Realtors, expert urge FG to create infrastructure fund
Figures obtained show that Nigeria is under investing in infrastructure. For instance, during the five years ended 2016, Ghana, Ivory Coast and Kenya invested 5.3 per cent, 6.5per cent and 7.5per cent of national income in infrastructure respective; Nigeria invested only 2.1per cent, despite its huge population, estimated to reach 550 million by 2070.
The Federal Government had two years ago, mooted plans to set up a $25 billion infrastructure fund to bridge the funding gap in infrastructure development and deepen the nation’s capital market. But till date, nothing has been heard of the arrangement.
However, experts in real estate sector and economy who met last week at the International Real Estate Federation (FIABCI) Prix de Excellence/ Dinner in Lagos believe that the government should explore non-traditional model of funding infrastructure that involves partners such as International Development Institutions (IDAs), local and foreign businesses.
The purpose of this move is to identify important improvements and repairs to Nigeria’s infrastructure that will not only enhance the overall quality of life but will also create business opportunities for construction companies and jobs for construction workers.
In his submission at the annual forum, a former Director General/Adviser (Budget Matters) to President Olusegun Obasanjo, Mr. Bode Agusto advised that the Federal Government should create the fund, partner with the private sector for the development of projects with strong economics and huge social impact.
Under the proposed model, he wants the government to pay N0.5 trillion annually (about half of what is currently spends) into this fund, set up a strong governance process for managing this fund.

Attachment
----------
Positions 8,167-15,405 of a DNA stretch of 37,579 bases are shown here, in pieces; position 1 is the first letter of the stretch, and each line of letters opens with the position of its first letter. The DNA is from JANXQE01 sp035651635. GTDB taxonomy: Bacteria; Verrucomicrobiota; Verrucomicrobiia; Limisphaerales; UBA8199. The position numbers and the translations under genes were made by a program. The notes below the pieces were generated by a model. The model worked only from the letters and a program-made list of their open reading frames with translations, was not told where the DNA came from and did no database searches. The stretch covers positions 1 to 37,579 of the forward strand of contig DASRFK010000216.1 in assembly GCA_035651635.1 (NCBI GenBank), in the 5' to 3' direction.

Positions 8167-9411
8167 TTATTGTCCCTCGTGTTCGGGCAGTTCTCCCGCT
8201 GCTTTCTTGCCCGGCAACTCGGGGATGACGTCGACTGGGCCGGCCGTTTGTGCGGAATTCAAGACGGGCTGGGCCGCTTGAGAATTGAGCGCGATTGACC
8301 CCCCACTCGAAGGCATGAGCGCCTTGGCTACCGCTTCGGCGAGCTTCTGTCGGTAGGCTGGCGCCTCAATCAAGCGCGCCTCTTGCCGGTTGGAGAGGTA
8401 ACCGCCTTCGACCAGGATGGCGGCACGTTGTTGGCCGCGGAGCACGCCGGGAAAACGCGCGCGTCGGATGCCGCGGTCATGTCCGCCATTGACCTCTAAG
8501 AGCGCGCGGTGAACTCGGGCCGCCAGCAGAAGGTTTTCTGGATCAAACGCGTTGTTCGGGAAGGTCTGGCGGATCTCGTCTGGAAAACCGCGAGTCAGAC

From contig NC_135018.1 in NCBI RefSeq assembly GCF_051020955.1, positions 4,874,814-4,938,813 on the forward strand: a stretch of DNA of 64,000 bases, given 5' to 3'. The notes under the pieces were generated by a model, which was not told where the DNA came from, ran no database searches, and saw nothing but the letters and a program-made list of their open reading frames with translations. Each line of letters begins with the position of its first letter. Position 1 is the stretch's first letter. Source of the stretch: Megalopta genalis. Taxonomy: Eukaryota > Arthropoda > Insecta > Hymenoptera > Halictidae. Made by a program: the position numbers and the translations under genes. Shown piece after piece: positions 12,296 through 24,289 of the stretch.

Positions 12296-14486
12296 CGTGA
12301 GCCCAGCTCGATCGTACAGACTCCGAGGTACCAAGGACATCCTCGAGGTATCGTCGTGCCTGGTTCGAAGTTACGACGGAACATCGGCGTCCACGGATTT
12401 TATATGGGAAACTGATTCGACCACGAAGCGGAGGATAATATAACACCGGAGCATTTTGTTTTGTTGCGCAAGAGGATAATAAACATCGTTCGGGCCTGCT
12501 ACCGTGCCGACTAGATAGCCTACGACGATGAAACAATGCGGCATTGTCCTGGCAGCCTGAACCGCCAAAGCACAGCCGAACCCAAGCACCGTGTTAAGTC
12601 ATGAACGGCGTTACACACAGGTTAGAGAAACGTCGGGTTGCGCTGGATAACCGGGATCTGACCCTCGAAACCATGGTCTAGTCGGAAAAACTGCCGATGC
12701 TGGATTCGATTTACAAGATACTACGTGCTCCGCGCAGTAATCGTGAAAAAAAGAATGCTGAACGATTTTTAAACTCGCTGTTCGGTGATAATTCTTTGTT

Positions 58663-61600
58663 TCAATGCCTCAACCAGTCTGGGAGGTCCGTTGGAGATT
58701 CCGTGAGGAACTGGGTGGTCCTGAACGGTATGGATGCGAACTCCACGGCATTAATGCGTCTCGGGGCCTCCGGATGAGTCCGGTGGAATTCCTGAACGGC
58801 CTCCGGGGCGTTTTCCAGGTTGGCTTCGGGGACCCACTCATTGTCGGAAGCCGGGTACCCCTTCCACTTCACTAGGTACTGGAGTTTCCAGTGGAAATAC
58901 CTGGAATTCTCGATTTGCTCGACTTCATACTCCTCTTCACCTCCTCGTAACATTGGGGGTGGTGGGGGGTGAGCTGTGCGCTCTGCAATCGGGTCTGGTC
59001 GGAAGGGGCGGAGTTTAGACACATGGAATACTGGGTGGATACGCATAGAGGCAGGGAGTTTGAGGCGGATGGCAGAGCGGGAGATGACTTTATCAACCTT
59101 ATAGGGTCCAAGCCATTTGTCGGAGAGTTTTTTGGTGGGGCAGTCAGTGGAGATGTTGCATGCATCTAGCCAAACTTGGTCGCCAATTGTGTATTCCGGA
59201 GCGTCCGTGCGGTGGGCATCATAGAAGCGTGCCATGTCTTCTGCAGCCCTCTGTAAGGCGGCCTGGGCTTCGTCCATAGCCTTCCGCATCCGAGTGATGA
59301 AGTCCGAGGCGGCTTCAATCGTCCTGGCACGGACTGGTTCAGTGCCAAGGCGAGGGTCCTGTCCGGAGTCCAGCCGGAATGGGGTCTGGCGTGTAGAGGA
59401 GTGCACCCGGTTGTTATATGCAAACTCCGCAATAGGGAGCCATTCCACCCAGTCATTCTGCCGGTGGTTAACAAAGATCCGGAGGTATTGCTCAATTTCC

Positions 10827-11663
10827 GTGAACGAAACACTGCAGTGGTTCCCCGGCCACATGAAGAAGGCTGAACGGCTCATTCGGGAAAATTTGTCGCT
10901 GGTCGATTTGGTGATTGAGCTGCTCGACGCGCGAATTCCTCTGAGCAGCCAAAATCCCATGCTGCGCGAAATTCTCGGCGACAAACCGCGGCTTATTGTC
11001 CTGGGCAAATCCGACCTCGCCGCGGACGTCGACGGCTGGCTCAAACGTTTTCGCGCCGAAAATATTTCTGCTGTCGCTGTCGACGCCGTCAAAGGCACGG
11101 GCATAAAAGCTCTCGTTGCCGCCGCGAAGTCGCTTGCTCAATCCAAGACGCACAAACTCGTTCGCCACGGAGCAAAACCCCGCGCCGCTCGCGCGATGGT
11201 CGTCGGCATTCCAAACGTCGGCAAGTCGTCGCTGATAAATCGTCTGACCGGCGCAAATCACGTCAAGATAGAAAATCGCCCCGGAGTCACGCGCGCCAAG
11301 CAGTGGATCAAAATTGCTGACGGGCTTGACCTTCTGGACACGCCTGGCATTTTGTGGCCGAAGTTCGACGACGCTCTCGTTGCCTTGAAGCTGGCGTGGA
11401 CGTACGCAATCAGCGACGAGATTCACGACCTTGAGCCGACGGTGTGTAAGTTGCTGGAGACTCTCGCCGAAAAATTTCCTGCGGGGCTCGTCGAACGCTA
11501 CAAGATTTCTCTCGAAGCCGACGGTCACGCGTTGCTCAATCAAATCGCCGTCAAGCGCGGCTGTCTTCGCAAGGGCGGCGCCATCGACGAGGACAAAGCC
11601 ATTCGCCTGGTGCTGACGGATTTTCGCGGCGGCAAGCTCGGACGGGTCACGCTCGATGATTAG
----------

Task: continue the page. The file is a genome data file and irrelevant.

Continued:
“The Fund will make, on average, an equity investment of 25per cent on each project, set up a company incorporated under the Companies Act to own the project – e.g. National Grid Plc. Others (local businesses, foreign businesses and IDAs) will own the remaining 75per cent equity and manage the company. This means that potentially, the government can invest N2 trillion annually from the infrastructure fund.
“Each company will pursue its own project, complete it and bill the public for the use of its services. They will prepare annual report and accounts, subject these to external audits, make these accounts public, hold annual meeting of shareholders, pay tax on their profit and pay dividends out of their profit after tax. The companies can also be listed on the NSE to improve their access to capital,” he said.
Speaking on theme: ‘Infrastructure Financing Options in a Challenging Economy’, Agusto said the plan will increase infrastructure spending by 250 per cent, as the World Bank estimates that a sustained 20 per cent growth in infrastructure, spending leads to a 1.8 per cent growth in the economy.
According to him, the NLNG is perhaps the best example of an infrastructure project that has employed this model. Nigeria sold 5per cent of its equity stake in the Shell JV to fund its 49 per cent equity contribution to Nigeria LNG. Three international oil companies own the remaining 51per cent. The business has thrived building six trains of LNG largely from internally generated profits and commercial loans.
“Even though this model has worked successfully in telecom and NLNG it is unlikely that we shall see it practiced on a large scale unless we provide incentives for the executive and legislature to give up some control,” he said.
Earlier, FIABCI Nigeria President, Mr. Joseph Akhigbe noted the development of infrastructure is one of the major drivers of sustainable economic development, and lack of its financing has been a major setback.
He explained that FIABCI serves as a melting pot for all professionals within the built industry; create a platform for them and provides a basis for business opportunities between real estate professionals across borders.
FIABCI Nigeria Vice President, Adele Adeniji posited that the main hindrance of infrastructure investment in Nigeria is the low rate of long-term interest from the users, even if there is adequate supply of long-term finance.
The programme chaired by Goodie Ibru attracted cream of the society.
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